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Four Weird Ways Animals Sense the World
Creatures like crabs, butterflies, snakes, and octopuses sense the world in unusual ways.
For Thanksgiving, Our Favorite Photos of Feasts Around the World
We mined our archive for decades' worth of great pictures showing food, friends, and family.
Behind Tomb Connected to Alexander the Great, Intrigue Worthy of "Game
As archaeologists dig deeper into the burial mound, ancient sources tell a tale of family drama and palace intrigue.
5 Takeaways From Huge Once-a-Decade Gathering on World's Protected Areas
The World Parks Congress drew 6,000 delegates to Australia. Here's what we learned.
Downtown Coyotes: Inside the Secret Lives of Chicago's Predator
About 2,000 of the wild animals have adapted to life in the Windy City, new images and tracking data reveal.
Watch: This Is What Happens When You Give a Squirrel a GoPro
If you give a squirrel a GoPro, he's going to have some fun before he gives it back.
Week's Best Space Pictures: Cosmic Web, Martian Vistas, and Earth From Above
A volcano awakens, scientists spin a massive cosmic web, and NASA's Mars rover continues to climb Mount Sharp.
Birth Mystery of Stellar Snow Globe Deepens
Astronomers thought they'd figured out where giant clusters of old stars come from. Hubble images have sent them back to the drawing board.
In Battle Against Food Waste, Rethinking "Use By" Labels
Consumer confusion and reluctance to eat something that might have gone bad leads to millions of tons of good food being thrown away.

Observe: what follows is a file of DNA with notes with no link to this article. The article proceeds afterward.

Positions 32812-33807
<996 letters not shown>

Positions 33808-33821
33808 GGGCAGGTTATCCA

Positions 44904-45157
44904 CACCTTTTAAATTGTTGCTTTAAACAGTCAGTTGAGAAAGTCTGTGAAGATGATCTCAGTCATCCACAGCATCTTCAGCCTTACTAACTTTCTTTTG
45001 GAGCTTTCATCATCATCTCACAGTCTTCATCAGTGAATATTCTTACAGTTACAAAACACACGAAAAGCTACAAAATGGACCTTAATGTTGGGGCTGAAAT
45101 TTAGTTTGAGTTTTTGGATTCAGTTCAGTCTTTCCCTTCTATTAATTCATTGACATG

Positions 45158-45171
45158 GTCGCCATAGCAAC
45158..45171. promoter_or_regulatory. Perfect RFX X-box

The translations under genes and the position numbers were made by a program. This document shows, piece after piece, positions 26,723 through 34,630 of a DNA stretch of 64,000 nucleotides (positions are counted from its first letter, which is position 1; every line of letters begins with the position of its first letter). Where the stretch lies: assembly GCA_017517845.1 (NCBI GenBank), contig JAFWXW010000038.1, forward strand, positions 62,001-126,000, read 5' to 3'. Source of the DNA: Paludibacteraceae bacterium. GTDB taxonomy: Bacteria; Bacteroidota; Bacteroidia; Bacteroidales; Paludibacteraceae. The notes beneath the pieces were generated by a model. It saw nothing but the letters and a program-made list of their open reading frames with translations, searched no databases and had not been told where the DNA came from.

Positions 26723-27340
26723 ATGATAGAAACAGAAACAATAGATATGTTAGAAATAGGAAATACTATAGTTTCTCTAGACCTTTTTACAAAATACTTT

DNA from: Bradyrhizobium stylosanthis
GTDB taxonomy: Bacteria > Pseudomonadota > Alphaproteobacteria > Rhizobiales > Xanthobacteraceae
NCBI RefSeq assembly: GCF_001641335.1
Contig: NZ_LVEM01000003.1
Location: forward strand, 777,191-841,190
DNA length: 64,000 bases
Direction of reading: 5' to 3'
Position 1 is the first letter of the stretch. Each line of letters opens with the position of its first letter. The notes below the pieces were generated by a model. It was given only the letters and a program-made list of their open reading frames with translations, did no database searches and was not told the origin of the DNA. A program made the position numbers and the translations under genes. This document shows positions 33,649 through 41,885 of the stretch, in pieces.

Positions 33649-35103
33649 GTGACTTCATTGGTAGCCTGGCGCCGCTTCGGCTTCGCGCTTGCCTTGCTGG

Why I Want Kids to Go Play in the Parks
As U.S. secretary of the interior, Sally Jewell, heads an agency responsible for managing energy and water resources on public lands and trust commitments to Native Americans.
Amid Epic Early Snows in Buffalo, Explaining the "Lake Effect"
Some parts of western New York are getting more than eight feet of snow in two days.
In Africa, Tracker Dogs Join War Against Elephant Poachers
It's all hands (and paws) on deck when it comes to the poaching crisis in Africa.
Q&A: In the Wilds of Patagonia, Cowboy Honors the Pioneers Who Came Be
A Slew of Coal Plants Get New Lease on Life?With Gas
Several aging coal plants are being reconfigured to burn natural gas.
The Headline for the Oakland PIece Will Go Here
In this new series, writers and photographers from around the world reflect on places that hold special meaning for them.
Polar Bear Numbers Plummeting in Alaska, Canada?What About the Rest?
The southern Beaufort Sea has lost almost half its polar bears in the past decade, but those in the remote Arctic remain a mystery.
Weird Animal Question of the Week: How Do Moose Get So Big Eating Plants?
Carnivores may be at the top of the food chain, but herbivores are often heftier. What gives?
More Than Ebola, Other Tropical Diseases Pose Growing Threat to U.S.
Dengue, chagas, and chikungunya may establish U.S. footholds.
Why Is Record Cold and Epic Snow Hitting U.S. So Early?
Unusually early winter weather stems from jet stream and Asian typhoon.
Sister Secret Agents in World War II Fought Alongside Men
As secret agents in World War II, British women fought alongside men, practicing the black arts of sabotage and silent killing.
Rise in Weight Linked to Cognitive Decline in Older Adults
New research links obesity in older adults to shrinkage of the brain's memory-forming hippocampus—an indicator of cognitive decline.
Stunning NASA Visualization Reveals Secret Swirlings of Carbon Dioxide
A NASA simulation reveals the secret swirlings of the main culprit in climate change.
Doctor's Death Stirs Quest for Faster, Better Ebola Tests
The recent death of a doctor in Nebraska after a false-negative test result shows the need for earlier detection.
Should U.S. Government Kill Thousands of Birds to Save Salmon?
In Oregon, the U.S. Army Corps of Engineers proposes to shoot 16,000 cormorants that prey on steelhead and salmon in the Columbia River.
6 Questions About What's Next for Keystone XL as U.S. Senate Votes
Whatever Congress does, the proposed pipeline faces obstacles.